Inside Camp Chesterfield: The Psychic Retreat Made Famous By Whistleblower Lamar Keene

February 05, 2022 1:00 AM ‐ Psychic Readings

This article is more than two years old.

Camp Chesterfield, Indiana
Located in Indiana, Camp Chesterfield is a spiritual retreat that has recently been the subject of a BBC docudrama, 'Fake Psychic'.

The camp, which is listed on the US National Register of Historic Places, was founded in 1891. It originally consisted of nothing more than a collection of tents and later temporary wood cabins. As the resort grew in popularity, some permanent buildings were added including two hotels, an art gallery and a cathedral.

But it was what's below the cathedral that was the big talking point at the centre of BBC journalist, Vicky Baker's recent series. The six-part podcast series, which is available to listen to in full now on BBC Sounds, is based on 1976 book 'The Psychic Mafia' by Lamar Keene as told to Allen Spraggett.
Lamar Keene - Psychic Mafia

Lamar was born in Florida in 1936, where he set up his first Spiritualist church with an old school friend who was given the pseudonym "Raoul" in 'The Psychic Mafia', but Vicky was unable to unearth his real identity as part of her investigation into Lamar's life story. His real name was Ramon Noegel, and together he and Lamar made a name for themselves as successful spirit mediums and in the early 1960s moved to the camp in Indiana, where Lamar become known as the "Prince of the Spiritualists"

Once living and working at the camp, surrounded by other mediums, they found that conducting séances for church members and residents of the camp was big businesses. Lamar once said in an interview, "I made quite a lot of money, I didn't always have time to count at all. Sometimes when camp was over, I would leave with a suitcase full of money."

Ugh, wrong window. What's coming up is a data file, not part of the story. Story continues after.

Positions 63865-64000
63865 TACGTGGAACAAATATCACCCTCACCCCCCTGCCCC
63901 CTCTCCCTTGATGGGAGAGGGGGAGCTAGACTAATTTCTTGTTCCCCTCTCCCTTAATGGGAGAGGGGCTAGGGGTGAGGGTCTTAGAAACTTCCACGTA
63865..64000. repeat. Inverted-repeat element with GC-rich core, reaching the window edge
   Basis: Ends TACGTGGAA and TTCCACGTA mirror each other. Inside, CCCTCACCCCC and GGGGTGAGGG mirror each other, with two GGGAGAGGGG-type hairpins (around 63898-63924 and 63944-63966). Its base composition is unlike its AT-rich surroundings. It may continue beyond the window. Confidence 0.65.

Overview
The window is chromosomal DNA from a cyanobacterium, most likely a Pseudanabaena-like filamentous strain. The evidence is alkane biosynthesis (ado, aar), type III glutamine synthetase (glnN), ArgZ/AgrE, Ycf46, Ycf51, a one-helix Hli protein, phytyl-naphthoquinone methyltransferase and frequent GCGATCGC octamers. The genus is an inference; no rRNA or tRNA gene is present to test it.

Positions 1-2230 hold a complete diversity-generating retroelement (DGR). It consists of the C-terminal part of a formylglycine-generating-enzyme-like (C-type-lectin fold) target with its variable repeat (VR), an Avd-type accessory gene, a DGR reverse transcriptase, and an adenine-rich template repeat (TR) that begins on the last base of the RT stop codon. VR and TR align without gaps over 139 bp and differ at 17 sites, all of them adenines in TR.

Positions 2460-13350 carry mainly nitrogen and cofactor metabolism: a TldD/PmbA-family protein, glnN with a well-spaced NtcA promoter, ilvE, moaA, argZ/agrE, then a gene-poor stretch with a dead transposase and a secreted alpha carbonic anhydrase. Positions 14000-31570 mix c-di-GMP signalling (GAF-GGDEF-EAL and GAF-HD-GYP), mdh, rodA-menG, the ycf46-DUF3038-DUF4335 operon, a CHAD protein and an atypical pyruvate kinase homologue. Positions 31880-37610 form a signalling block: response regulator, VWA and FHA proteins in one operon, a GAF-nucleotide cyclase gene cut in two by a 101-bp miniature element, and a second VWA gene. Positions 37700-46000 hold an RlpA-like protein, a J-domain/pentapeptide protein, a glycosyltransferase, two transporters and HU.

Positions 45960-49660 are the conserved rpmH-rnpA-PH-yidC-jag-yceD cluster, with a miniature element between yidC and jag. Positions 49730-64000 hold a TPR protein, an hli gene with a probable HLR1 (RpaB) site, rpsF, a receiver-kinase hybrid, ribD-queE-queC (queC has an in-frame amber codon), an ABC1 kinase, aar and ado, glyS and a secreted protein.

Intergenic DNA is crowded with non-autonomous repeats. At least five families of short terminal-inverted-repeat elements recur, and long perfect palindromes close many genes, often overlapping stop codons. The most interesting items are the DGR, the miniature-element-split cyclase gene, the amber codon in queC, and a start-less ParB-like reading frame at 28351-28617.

By 1967, Lamar's conscience started to get the better of him, which lead to his dramatic exit from the church.

The silent film below shows what life was like at Camp Chesterfield a few years after Lamar's departure. The footage shows a tour of the camp, which is the home of the Indiana Association of Spiritualists to this day, in the early 1970s, including the Dr. JE Hett Art Gallery, which was built on the camp in 1954.

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In 1976, 'The Psychic Mafia' was published, Lamar's tell-all expose in which he blew the whistle, not just on his own underhanded methods of providing fake psychic readings, but also exposed a nationwide network of dishonest mediums who were using the same tricks to encourage their sitters to part with their cash.

The book was co-authored by Allen Spraggett, a well-known Canadian paranormal writer who had previously visited the camp in 1965 and was unconvinced by what he saw there.

He described a séance in which several spirits were summoned and materialised in the darkened room. He said, "they were all barely visible. Most appeared to be swathed in white drapery, and all were the same height as the medium, and sounded exactly like her. They also exhibited abysmal ignorance of who they were supposed to be, when they had died, and other relevant details."

In the book Lamar describes the many common techniques used by fraudulent mediums, some of which date back at least as far as the 19th century.

This included everything from how mediums pulled off spirit manifestations and billet reading, a simple trick where a medium pretends to use clairvoyance to read messages on folded papers or inside an envelope, through to trumpet séances, where sitters would be amazed by the voice of spirits booming out of a levitating trumpet.

In an interview, Lamar said, "actually in a real trumpet séance what you would see would be this trumpet floating about the room, the spirit voice coming from within." He went on to explain how the the trumpet might land in a sitters lap, or rest on their hand. He added, "you'd see the luminous bands. You would feel the resonance of the trumpet from the voice apparently within."